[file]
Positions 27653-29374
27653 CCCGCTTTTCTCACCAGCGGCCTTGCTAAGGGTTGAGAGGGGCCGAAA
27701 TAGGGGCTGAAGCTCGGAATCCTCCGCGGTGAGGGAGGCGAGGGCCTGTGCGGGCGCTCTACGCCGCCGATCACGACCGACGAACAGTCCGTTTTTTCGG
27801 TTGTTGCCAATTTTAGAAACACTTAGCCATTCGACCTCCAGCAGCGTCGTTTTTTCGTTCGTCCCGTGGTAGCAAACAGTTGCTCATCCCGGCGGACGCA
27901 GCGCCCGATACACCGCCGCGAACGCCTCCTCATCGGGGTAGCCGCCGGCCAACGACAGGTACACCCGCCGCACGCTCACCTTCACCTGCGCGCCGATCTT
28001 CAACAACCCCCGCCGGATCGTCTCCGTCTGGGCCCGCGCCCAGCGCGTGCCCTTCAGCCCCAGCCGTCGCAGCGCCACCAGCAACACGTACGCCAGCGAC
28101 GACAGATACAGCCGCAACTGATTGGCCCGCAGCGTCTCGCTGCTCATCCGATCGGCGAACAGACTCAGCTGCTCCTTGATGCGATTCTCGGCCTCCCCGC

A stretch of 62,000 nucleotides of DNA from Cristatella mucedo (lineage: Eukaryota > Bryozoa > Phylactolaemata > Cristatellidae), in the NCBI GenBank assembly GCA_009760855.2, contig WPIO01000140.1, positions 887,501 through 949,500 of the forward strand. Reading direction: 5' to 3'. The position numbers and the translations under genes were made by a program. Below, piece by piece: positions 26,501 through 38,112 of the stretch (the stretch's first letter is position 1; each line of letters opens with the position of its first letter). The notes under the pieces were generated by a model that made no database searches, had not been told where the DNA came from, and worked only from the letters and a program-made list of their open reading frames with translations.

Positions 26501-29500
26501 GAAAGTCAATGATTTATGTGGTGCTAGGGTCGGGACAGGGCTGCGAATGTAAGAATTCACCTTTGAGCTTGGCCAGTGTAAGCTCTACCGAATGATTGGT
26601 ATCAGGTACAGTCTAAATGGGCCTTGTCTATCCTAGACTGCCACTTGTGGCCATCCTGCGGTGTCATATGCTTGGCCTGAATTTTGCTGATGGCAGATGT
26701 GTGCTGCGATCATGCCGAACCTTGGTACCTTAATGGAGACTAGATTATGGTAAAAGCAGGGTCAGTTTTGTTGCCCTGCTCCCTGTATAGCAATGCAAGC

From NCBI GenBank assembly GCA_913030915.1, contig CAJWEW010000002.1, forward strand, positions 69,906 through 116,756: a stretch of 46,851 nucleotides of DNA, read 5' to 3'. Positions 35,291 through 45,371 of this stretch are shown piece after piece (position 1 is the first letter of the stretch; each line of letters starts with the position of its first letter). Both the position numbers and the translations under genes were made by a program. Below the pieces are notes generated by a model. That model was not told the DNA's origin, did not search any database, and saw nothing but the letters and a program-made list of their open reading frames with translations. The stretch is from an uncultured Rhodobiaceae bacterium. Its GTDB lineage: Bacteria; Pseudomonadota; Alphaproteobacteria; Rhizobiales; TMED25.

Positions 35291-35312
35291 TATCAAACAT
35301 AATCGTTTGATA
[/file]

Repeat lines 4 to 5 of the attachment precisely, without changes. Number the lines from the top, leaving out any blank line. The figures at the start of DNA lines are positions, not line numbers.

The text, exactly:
27801 TTGTTGCCAATTTTAGAAACACTTAGCCATTCGACCTCCAGCAGCGTCGTTTTTTCGTTCGTCCCGTGGTAGCAAACAGTTGCTCATCCCGGCGGACGCA
27901 GCGCCCGATACACCGCCGCGAACGCCTCCTCATCGGGGTAGCCGCCGGCCAACGACAGGTACACCCGCCGCACGCTCACCTTCACCTGCGCGCCGATCTT